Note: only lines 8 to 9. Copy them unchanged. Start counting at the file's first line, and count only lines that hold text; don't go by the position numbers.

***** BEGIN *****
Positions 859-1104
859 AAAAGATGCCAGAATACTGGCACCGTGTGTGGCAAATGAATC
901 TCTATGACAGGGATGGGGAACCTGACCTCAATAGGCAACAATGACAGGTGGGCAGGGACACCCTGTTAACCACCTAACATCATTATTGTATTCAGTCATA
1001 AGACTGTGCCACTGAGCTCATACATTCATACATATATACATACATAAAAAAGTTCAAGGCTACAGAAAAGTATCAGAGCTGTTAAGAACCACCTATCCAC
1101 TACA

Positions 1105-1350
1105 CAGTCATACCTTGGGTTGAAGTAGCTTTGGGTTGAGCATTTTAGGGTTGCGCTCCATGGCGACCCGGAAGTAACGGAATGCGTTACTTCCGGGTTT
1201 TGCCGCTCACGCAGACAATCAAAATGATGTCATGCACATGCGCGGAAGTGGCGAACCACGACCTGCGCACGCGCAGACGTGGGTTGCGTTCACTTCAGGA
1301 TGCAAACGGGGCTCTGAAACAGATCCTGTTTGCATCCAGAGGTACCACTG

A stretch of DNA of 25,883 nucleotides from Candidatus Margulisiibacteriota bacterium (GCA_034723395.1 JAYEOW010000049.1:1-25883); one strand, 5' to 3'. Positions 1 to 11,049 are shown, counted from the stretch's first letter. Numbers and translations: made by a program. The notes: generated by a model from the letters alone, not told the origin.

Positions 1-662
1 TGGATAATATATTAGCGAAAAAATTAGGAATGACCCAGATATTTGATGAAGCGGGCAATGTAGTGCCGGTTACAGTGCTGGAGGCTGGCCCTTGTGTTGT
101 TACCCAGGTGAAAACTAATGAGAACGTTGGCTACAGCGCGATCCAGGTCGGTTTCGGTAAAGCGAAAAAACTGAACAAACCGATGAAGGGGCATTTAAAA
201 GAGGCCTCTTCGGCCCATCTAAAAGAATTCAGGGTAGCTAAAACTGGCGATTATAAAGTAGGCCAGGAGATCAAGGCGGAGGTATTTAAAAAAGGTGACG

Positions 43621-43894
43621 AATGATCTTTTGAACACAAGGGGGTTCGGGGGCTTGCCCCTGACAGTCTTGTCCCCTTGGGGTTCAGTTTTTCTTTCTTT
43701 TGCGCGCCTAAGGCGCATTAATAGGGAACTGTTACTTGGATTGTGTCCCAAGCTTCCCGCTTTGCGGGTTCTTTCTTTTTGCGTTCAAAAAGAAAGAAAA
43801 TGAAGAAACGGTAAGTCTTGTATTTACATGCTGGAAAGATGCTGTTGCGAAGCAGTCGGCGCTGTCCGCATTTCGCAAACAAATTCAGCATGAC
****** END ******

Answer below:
1201 TGCCGCTCACGCAGACAATCAAAATGATGTCATGCACATGCGCGGAAGTGGCGAACCACGACCTGCGCACGCGCAGACGTGGGTTGCGTTCACTTCAGGA
1301 TGCAAACGGGGCTCTGAAACAGATCCTGTTTGCATCCAGAGGTACCACTG